In this sense, considering that a body mechanically is in equilibrium when the sum of all forces and moments of force acting on it is zero29, the reducing of magnitude of the mediolateral GRF indicates that this body is more balanced on the axis in which this force was applied. Thus resulting in a system (body) more stable during takeoff and landing of rebound jump with less external forces (shear forces) applied on the lower limb, including the feet and ankles that are in contact with the ground30. Interestingly these results did not affect the temporal param-eters of mediolateral GRF. This finding indicates that the time required for the absorption of shear forces was not altered by use of the brace.

Additionally, our results showed only non-significant results for the vertical GRF in the rebound jump with ankle brace. These findings are supported by the studies of Sacco et al.12 and DiStefano et al.7, which at-tribute the consistency of the vertical GRF among the conditions tested as being consequences of the increase in the angle of knee flexion upon initial contact with the ground, due to the use of the ankle brace, which restricts the amplitude of the dorsiflexion and plantar flexion of the ankle. However, despite the similarity of our findings with the studies of Sacco et al.12 and DiStefano et al.7, the present investigation has great ecological va-lidity what bear a closer resemblance to the demands of basketball jumps1.

In view of the fact that the use of lace-up brace reduce the incidence of ankle injuries for basketball athletes6, the reduction of mediolateral GRF without change in the vertical component can constitute one of the mechanisms by which these brace prevent injuries in lower limb of healthy athletes. Thus, the use the brace could be recommended to increase the stability and mechanical protection mediolateral of the body during the rebound jump in basketball players, without compromising jump performance and the absorbing of impact forces. These assump-tions supports coaches, physiotherapists and physicians who advocate the use of ankle bracing (lace-up) for healthy basketball players.

At last, although the results of present study are encouraging, some limitations must be considered. This study was limited to male younger basketball players and future investigations on larger and more diverse populations may be required. In addition, this study examined the immediate effects of the use of ankle bracing. Accordingly, the length of time that the brace offers the protection measured during the bas-ketball game and effectiveness of bracing over prolonged use is not well known. Finally, in our study the rebound jumps were performed in controlled conditions by jump height. It was necessary to guarantee that the alterations observed in the GRF were, in fact, due to the use of the brace, and not due to possible variations in the height of the jump. In spite of these limitations, the ecological validity of this study should be highlighted, for it tested the effects of the use of the brace in the vertical jump under conditions that are most similar to those of the sport (rebound jump) and not yet reported in literature.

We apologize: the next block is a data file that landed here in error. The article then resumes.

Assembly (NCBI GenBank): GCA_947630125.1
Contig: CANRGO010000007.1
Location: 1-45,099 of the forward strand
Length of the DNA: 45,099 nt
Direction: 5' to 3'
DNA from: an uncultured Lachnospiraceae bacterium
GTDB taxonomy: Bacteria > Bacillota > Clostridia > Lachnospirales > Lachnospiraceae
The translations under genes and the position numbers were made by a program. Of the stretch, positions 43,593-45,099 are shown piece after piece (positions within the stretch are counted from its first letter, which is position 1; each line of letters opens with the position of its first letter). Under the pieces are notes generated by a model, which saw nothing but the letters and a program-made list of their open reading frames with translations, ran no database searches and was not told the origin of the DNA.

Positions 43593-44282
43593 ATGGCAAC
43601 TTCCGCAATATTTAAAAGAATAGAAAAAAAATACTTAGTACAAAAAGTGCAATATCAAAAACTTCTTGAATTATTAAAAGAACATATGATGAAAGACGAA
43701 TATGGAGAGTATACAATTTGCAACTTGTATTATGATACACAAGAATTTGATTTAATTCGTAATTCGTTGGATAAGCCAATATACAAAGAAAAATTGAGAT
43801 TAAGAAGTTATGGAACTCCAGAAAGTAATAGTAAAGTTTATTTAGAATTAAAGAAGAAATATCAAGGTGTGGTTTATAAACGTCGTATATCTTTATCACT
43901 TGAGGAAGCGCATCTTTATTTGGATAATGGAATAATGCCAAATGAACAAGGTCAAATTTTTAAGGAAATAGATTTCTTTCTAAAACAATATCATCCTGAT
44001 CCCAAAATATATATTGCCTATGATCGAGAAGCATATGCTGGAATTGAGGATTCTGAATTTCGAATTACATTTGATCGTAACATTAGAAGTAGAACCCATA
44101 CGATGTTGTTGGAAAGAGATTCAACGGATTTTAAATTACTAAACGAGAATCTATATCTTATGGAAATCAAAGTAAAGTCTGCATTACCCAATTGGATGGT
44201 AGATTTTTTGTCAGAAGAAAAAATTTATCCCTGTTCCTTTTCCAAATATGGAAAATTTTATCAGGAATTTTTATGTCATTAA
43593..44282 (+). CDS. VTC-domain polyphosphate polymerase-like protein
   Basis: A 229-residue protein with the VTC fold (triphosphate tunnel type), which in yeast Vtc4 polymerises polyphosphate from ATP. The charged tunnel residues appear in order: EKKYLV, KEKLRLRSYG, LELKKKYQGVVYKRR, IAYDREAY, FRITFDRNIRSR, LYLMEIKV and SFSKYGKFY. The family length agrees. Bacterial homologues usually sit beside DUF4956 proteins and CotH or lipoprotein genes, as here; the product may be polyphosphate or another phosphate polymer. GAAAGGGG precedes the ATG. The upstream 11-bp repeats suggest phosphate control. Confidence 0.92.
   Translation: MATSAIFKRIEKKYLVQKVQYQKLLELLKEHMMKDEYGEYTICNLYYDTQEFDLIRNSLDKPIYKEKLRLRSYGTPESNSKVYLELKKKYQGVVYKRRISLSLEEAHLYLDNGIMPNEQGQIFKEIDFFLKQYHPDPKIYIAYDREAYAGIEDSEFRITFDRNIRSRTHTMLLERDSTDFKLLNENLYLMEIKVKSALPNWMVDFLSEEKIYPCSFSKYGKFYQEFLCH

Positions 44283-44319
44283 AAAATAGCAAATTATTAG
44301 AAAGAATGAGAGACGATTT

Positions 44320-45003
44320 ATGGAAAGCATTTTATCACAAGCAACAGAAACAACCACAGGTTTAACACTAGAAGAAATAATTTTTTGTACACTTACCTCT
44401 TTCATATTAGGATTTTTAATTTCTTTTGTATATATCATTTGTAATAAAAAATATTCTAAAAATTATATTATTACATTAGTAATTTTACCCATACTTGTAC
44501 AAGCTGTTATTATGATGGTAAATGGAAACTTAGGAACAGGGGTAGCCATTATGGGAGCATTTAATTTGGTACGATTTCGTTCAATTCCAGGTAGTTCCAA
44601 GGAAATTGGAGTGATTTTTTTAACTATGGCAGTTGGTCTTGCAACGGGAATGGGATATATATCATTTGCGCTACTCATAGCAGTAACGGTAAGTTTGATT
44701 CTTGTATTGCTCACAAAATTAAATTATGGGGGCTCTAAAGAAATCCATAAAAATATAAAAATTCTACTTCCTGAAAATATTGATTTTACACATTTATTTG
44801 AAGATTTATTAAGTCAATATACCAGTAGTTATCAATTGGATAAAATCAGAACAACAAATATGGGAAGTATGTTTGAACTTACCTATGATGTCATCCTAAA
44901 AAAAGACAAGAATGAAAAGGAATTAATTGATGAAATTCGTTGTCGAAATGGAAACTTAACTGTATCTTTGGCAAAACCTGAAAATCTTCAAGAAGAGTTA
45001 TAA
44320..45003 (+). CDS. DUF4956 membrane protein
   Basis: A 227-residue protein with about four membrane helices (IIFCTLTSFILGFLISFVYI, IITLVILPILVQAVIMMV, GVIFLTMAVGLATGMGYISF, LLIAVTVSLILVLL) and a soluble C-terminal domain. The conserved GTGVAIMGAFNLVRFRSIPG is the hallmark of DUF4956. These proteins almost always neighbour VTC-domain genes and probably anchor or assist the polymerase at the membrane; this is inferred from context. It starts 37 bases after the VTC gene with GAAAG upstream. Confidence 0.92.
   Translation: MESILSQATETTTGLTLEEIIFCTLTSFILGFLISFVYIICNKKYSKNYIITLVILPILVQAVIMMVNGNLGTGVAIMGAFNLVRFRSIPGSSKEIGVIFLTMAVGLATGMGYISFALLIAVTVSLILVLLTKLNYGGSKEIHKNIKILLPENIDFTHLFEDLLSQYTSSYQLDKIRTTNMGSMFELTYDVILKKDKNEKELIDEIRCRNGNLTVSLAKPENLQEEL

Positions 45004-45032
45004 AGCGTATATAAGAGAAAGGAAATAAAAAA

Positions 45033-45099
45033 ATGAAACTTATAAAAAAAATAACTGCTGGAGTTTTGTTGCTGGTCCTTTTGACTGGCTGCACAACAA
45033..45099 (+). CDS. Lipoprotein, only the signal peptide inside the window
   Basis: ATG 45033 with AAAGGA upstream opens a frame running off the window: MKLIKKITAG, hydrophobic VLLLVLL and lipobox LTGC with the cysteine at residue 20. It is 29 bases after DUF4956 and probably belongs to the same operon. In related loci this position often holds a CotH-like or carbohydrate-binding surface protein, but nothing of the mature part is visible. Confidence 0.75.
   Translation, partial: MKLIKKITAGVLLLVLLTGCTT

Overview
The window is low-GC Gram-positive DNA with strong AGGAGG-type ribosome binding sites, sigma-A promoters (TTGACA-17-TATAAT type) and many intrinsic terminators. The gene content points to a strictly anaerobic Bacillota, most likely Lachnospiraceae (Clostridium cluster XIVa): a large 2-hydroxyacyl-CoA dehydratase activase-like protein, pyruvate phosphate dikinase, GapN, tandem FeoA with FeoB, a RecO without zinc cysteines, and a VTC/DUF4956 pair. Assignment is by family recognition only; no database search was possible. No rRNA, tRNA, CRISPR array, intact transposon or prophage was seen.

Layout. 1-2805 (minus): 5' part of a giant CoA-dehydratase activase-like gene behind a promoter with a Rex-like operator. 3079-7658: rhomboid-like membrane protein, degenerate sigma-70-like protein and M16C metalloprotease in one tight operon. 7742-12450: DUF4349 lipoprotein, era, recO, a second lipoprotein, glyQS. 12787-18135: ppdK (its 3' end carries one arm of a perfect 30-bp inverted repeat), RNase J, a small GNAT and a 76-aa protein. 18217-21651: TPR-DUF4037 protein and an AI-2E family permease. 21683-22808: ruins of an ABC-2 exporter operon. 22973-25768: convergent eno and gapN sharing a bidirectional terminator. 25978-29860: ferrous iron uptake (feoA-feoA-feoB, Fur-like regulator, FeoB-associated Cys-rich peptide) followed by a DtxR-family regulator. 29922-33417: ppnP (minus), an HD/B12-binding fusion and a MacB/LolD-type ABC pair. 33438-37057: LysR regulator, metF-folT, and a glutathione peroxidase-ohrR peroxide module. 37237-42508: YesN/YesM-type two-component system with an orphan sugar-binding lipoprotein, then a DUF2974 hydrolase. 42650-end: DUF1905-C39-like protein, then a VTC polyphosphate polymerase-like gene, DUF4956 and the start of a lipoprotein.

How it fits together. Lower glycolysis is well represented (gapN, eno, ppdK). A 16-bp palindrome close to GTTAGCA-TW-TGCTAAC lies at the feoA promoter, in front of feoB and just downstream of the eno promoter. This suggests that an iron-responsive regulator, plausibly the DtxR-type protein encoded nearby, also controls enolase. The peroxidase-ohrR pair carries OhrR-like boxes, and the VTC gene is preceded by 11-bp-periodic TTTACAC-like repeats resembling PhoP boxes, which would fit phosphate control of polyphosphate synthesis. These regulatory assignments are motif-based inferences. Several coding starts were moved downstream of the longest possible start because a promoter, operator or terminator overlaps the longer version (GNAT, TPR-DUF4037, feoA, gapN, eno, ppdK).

CONCLUSION

In conclusion, the use of lace-up ankle brace in simulated basketball rebound jump attenuated the magnitude of mediolateral GRF during landing jump phase, without altering the vertical GRF. This indicates that the use of brace increase mediolateral mechanical protection, decrea-sing the shear force exerted on the athlete’s body without change the absorbing quality of impact forces and application of propulsive forces during the rebound jump in basketball. It is suggested to increase the mediolateral stability of the body during landing jump and reduce the risk of lower limb’s injuries, especially in the feet and ankles, in healthy young basketball players.

ACKNOWLEDGEMENTS

The authors wish to thanks the funding providing by São Paulo Research Foundation (Process: 2011/15980-5; 2010/10886-8) and National Counsel of Technological and Scientific Development (Process: 482418/2009-5). The results of the current study do not constitute endorsement of the product by the authors or the NSCA.

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Received: March 24, 2016; Accepted: February 02, 2017

Correspondence: Universidade Estadual de Campinas, Faculdade de Educação Física, Laboratório de Fisiologia do Exercício. Av. Érico Veríssimo, Cidade Universitária Zeferino Vaz, Barão Geraldo, Campinas, SP, Brazil. 13083-851. ax.castro@yahoo.com.br

AUTHORS’ CONTRIBUTIONS:

Each author contributed individually and significantly to the development of the manuscript. AC (0000-0002-0298-2672)* designed the study and was responsible for data collection, data analysis and interpretation, and the writing of the manuscript. MFG (0000-0003-4481-9512)* helped data collection, data analysis and interpretation, and manuscript review. AFG (0000-0002-4020-2892)* helped in data analysis and interpretation and manuscript review. LFC (0000-0002-3534-5565)* helped data collection and manuscript review. MG (0000-0002-4087-1113) supervised the data collection, analysis, and supervised the writing of the manuscript. All authors read and approved the final manuscript. *ORCID (Open Researcher and Contributor ID).

All authors declare no potential conflict of interest related to this article.